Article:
Wow, I touched a nerve didn’t I. Maybe you should edit your post to make it more clear. 😉

    Also, where’s the lazy strawman? I’m not putting words in your mouth, or changing your argument to better attack it. You said, regardless of your inconsistent qualifiers, that science reporting quality is less important than social issue reporting. I said they’re not mutually exclusive and we can have it both ways. I even pointed out that in many ways science reporting can cause a loss of life through ignorance and have as much of an impact on lives as any social issue. So where’s this idea come from and how is it a strawman that you won’t deign to tear apart?

    I look forward to more acerbically worded answers! 😀

  13. siodineon 17 Jan 2011 at 5:43 pm

    “The facts show homeopathy as nothing but water. Stating that a homeopathic remedy can cure cancer, or prevent disease, is tantamount to murder in most cases. As such, this topic and many others in science are a bit more cut and dry than your standard, bias-filled, social issue.”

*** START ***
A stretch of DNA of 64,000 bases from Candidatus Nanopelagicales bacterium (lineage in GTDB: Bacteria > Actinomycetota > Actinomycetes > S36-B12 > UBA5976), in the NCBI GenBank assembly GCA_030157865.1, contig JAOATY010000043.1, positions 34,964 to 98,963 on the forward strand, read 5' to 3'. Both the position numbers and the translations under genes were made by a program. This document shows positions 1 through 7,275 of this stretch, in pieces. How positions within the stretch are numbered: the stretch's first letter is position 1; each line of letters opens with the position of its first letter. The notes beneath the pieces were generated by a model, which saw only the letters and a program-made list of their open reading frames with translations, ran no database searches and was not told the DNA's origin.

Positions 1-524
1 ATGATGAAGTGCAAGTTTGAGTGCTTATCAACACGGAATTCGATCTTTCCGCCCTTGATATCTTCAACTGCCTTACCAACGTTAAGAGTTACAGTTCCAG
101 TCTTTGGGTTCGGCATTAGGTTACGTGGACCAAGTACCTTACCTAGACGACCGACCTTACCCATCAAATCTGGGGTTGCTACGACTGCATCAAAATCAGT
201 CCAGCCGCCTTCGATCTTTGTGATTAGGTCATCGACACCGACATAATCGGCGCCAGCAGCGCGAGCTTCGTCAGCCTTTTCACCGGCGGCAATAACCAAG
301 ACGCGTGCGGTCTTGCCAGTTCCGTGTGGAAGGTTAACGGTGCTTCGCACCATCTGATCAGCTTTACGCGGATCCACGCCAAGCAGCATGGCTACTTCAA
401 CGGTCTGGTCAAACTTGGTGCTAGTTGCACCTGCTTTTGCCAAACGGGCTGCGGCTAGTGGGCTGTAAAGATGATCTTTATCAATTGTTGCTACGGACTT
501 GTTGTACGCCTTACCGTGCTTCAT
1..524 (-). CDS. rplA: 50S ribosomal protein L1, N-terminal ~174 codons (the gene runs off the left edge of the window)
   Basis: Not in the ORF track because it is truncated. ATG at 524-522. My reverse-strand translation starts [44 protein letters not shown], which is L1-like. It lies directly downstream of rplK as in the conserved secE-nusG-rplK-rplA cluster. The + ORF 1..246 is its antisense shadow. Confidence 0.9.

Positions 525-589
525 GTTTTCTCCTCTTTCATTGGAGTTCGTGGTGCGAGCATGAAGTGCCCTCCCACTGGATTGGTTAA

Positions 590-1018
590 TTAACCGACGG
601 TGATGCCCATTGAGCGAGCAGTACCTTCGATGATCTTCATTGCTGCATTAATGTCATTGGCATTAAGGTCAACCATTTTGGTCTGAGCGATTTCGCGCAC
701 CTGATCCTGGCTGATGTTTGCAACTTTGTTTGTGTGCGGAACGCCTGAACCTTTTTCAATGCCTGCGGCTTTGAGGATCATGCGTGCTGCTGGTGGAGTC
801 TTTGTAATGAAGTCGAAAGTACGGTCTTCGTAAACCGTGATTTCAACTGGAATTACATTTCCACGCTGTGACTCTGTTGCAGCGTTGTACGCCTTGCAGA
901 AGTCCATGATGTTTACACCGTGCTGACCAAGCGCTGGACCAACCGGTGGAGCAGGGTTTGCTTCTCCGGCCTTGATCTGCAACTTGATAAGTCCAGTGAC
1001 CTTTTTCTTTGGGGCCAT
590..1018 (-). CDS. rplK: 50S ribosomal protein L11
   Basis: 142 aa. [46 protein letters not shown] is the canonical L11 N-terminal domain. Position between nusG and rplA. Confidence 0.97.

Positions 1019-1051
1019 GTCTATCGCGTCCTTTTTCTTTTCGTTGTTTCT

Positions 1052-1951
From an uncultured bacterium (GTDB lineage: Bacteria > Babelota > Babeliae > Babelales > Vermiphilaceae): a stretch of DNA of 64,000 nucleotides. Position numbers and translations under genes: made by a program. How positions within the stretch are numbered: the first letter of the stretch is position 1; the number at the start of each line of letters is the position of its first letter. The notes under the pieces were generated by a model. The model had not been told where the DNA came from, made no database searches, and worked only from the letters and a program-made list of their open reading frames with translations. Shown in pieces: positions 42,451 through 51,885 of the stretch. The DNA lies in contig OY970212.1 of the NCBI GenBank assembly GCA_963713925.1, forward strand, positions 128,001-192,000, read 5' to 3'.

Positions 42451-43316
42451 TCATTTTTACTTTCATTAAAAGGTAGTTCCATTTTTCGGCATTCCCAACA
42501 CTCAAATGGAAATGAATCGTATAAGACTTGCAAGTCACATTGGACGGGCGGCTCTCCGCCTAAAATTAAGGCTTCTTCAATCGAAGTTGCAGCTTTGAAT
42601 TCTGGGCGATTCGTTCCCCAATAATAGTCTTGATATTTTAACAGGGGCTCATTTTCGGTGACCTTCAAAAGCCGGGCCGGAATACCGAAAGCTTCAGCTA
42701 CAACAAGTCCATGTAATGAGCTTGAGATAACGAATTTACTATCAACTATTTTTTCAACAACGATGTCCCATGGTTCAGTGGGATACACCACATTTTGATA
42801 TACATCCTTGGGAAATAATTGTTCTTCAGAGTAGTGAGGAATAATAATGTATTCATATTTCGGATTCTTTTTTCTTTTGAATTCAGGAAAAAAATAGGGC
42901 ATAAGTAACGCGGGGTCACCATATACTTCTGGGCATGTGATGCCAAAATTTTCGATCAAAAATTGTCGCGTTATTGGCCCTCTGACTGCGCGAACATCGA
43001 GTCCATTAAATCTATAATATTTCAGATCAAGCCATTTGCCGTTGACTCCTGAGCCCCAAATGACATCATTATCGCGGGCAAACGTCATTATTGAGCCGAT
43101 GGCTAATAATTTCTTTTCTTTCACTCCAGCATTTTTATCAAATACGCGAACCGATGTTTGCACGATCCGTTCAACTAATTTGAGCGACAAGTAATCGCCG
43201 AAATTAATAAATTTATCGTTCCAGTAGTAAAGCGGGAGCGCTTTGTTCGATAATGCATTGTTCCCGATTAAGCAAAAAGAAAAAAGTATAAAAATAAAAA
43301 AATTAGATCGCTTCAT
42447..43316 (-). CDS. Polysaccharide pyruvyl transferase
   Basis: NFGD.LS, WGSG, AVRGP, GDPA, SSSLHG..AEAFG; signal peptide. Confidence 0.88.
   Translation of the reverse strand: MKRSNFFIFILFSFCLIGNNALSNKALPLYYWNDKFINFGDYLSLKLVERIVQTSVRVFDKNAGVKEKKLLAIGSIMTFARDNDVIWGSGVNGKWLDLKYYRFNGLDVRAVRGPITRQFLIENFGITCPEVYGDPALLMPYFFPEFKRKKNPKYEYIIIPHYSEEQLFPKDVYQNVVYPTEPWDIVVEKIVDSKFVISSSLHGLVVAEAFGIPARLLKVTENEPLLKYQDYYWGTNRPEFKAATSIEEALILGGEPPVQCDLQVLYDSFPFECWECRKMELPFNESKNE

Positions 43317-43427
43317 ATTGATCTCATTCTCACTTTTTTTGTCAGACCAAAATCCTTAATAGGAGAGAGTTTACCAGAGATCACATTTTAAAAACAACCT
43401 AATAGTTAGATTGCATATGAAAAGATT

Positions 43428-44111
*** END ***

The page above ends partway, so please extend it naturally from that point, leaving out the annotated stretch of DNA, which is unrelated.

That’s a lazy straw man because it has nothing to do with anything in my post–you’re arguing against a false position. Of course homeopathy is nothing but water, and can be harmful. That doesn’t change or ameliorate Steven’s comment, in fact, it has nothing to do with anything in my post. It doesn’t support an argument, and it doesn’t point out flaws in mine. Yes, there should be attention paid on all types of bad reporting, and nothing in my comment claimed otherwise.

    “You said, regardless of your inconsistent qualifiers, that science reporting quality is less important than social issue reporting. I said they’re not mutually exclusive and we can have it both ways.”